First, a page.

I'm not sure how they could go about this or if they'd even want to, but it would be interesting if Iraq, Syria, Russia, China, and Iran could set a precedent for the sovereign, democratic, request for an intervention inside of Iraq and Syria. The Iraqi and Syrian governments could set up a four-month campaign on a treaty laying the outlines for the intervention, leading to a referendum, and once the votes are counted the intervention force made up of SCO members + Iran can arrive and move into Mosul and obliterate ISIL. Can you imagine the pants pissing that would go on in the West if these governments actually put together a precedent for totally legitimate, democratically approved intervention of this sort.

How else can this disease be eradicated?


Galloway discusses on Sputnik (2nd half) the prospect of a Sunni buffer state set up between Syria/Lebanon and Iran/Iraq. Sputnik - I'm glad to say that many of us here at MOA have been suggesting this for about a year now.

Posted by: guest77 | Jun 1 2015 0:30 utc | 56

Will they or won't they? Only their paymasters know for sure.

Fort Russ reports on the latest words of wisdom from Pravyi Sektor leader Yarosh. The Right Sector will follow Ukrainian command, sort of.... It is under the formal control of the military General Staff, but according to the Fearless Leader's Facebook, they will "never fulfill orders that will betray the interests of the Ukrainian nation."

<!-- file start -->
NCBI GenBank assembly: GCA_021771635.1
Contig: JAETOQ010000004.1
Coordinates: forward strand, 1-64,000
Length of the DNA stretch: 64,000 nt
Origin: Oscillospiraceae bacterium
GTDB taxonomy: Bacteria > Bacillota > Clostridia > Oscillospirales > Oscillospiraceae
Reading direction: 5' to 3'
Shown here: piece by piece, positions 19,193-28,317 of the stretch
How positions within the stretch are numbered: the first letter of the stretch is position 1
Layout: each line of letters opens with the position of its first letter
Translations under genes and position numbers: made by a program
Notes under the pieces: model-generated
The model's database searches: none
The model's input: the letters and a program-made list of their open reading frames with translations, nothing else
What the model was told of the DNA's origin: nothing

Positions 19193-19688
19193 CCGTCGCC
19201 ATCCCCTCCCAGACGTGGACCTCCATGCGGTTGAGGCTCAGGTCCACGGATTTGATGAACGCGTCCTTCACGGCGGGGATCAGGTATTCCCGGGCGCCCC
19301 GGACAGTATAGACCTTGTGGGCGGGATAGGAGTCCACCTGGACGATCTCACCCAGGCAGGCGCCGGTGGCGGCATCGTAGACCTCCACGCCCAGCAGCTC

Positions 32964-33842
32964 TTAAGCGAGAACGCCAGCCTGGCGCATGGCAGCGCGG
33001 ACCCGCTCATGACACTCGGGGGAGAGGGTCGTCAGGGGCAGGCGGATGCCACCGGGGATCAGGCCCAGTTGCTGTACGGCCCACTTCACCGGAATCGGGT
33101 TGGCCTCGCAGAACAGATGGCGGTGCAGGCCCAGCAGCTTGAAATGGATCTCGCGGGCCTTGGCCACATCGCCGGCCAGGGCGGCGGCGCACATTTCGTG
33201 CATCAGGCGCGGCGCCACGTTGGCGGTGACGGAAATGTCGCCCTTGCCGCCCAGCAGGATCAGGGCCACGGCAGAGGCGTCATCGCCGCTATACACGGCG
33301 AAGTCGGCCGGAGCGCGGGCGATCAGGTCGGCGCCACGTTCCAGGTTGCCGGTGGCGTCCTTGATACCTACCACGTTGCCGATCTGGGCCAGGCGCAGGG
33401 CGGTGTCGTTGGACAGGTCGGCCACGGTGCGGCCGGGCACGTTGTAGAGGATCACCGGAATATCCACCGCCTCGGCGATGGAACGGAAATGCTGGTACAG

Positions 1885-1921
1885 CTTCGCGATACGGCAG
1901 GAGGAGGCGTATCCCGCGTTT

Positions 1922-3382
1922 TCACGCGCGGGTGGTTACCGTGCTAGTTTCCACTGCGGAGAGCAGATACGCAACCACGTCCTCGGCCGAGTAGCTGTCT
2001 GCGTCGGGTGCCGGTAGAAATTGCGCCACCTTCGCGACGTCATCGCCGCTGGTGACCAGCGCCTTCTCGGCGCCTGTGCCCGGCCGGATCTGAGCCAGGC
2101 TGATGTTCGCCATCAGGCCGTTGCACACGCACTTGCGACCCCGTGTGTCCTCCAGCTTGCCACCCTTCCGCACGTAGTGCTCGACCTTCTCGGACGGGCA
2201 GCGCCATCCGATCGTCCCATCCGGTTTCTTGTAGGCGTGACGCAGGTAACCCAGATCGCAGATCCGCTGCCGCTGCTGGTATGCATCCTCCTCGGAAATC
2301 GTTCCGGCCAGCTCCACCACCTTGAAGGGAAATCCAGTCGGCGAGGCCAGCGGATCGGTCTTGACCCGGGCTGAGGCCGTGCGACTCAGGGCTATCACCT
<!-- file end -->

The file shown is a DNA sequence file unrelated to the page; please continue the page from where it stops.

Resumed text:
The post's author, Mikle1, writes that "Yarosh and his subordinates will determine which orders to follow, and which to regard as 'treacherous'.... The fact remains that on the territories under the Junta control roam thousands of people with guns and no police-army-authority can do anything about them. There is no law and the Right Sector will not obey it."

Tranlator K. Rus adds that the formal legalization of the various militias only made "them appear legal on the outside, without changing anything on the inside."

A sound formula for peace, stability, and compliance with Minsk-II, right?

This account of a militia action in Odessa will no doubt dispel your suspicions. Law and order Ukrainian style makes it "clear that the line between business and civil authority in Ukraine, as well as between private security and government-backed armed gangs has been erased, and this is not good news for business owners not connected to the Kiev junta. The shrinking Ukrainian pie does not leave much to anyone without an official cover."

You don't have to be suspect trouble -- it's happening already.

Even if violence is not involved, folks not on Kiev's "A" list are being pushed aside. An Odessa resident reports that their local grocery vendors are being taken over by figures from Ternopol, in Western Ukraine. The local staff is being fired and replaced folks from there, too.

Posted by: rufus magister | Jun 1 2015 3:13 utc | 57